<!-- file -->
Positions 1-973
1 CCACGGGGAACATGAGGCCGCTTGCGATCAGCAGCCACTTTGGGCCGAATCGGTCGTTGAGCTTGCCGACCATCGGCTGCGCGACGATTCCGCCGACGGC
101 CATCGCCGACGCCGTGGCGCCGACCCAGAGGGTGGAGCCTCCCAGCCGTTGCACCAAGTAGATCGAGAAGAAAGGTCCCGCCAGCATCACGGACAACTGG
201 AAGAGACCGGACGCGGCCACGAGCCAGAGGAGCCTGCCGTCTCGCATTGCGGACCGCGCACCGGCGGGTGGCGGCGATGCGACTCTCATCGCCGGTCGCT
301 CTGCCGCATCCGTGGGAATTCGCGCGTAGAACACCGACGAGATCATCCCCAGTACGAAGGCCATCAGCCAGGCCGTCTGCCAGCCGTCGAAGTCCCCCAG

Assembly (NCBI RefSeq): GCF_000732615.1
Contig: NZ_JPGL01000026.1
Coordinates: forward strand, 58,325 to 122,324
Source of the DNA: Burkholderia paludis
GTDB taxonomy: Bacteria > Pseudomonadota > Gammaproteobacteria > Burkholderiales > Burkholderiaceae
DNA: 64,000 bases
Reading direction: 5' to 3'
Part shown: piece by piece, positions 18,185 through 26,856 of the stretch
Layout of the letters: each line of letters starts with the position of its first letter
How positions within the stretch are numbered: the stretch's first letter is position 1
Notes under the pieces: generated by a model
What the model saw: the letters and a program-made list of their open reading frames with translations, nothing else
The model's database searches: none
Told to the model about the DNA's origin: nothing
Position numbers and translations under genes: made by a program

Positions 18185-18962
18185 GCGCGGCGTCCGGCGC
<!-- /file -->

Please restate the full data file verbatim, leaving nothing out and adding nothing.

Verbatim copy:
Positions 1-973
1 CCACGGGGAACATGAGGCCGCTTGCGATCAGCAGCCACTTTGGGCCGAATCGGTCGTTGAGCTTGCCGACCATCGGCTGCGCGACGATTCCGCCGACGGC
101 CATCGCCGACGCCGTGGCGCCGACCCAGAGGGTGGAGCCTCCCAGCCGTTGCACCAAGTAGATCGAGAAGAAAGGTCCCGCCAGCATCACGGACAACTGG
201 AAGAGACCGGACGCGGCCACGAGCCAGAGGAGCCTGCCGTCTCGCATTGCGGACCGCGCACCGGCGGGTGGCGGCGATGCGACTCTCATCGCCGGTCGCT
301 CTGCCGCATCCGTGGGAATTCGCGCGTAGAACACCGACGAGATCATCCCCAGTACGAAGGCCATCAGCCAGGCCGTCTGCCAGCCGTCGAAGTCCCCCAG

Assembly (NCBI RefSeq): GCF_000732615.1
Contig: NZ_JPGL01000026.1
Coordinates: forward strand, 58,325 to 122,324
Source of the DNA: Burkholderia paludis
GTDB taxonomy: Bacteria > Pseudomonadota > Gammaproteobacteria > Burkholderiales > Burkholderiaceae
DNA: 64,000 bases
Reading direction: 5' to 3'
Part shown: piece by piece, positions 18,185 through 26,856 of the stretch
Layout of the letters: each line of letters starts with the position of its first letter
How positions within the stretch are numbered: the stretch's first letter is position 1
Notes under the pieces: generated by a model
What the model saw: the letters and a program-made list of their open reading frames with translations, nothing else
The model's database searches: none
Told to the model about the DNA's origin: nothing
Position numbers and translations under genes: made by a program

Positions 18185-18962
18185 GCGCGGCGTCCGGCGC